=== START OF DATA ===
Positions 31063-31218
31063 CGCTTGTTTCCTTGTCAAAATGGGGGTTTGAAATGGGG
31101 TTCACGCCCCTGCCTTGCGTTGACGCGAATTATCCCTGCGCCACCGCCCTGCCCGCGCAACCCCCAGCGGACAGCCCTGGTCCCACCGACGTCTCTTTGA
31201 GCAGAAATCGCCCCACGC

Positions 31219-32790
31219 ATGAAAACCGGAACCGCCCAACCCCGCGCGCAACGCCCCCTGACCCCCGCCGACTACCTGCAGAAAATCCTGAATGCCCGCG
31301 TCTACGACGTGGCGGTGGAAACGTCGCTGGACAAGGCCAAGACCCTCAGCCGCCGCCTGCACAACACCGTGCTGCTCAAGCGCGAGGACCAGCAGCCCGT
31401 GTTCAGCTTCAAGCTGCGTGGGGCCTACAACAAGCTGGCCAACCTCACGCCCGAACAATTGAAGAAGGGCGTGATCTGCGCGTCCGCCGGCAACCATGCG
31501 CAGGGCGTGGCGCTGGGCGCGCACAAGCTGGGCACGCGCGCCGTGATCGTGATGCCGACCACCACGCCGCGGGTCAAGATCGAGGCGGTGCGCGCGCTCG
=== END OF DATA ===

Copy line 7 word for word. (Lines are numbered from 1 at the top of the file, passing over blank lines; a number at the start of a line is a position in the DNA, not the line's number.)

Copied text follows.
31301 TCTACGACGTGGCGGTGGAAACGTCGCTGGACAAGGCCAAGACCCTCAGCCGCCGCCTGCACAACACCGTGCTGCTCAAGCGCGAGGACCAGCAGCCCGT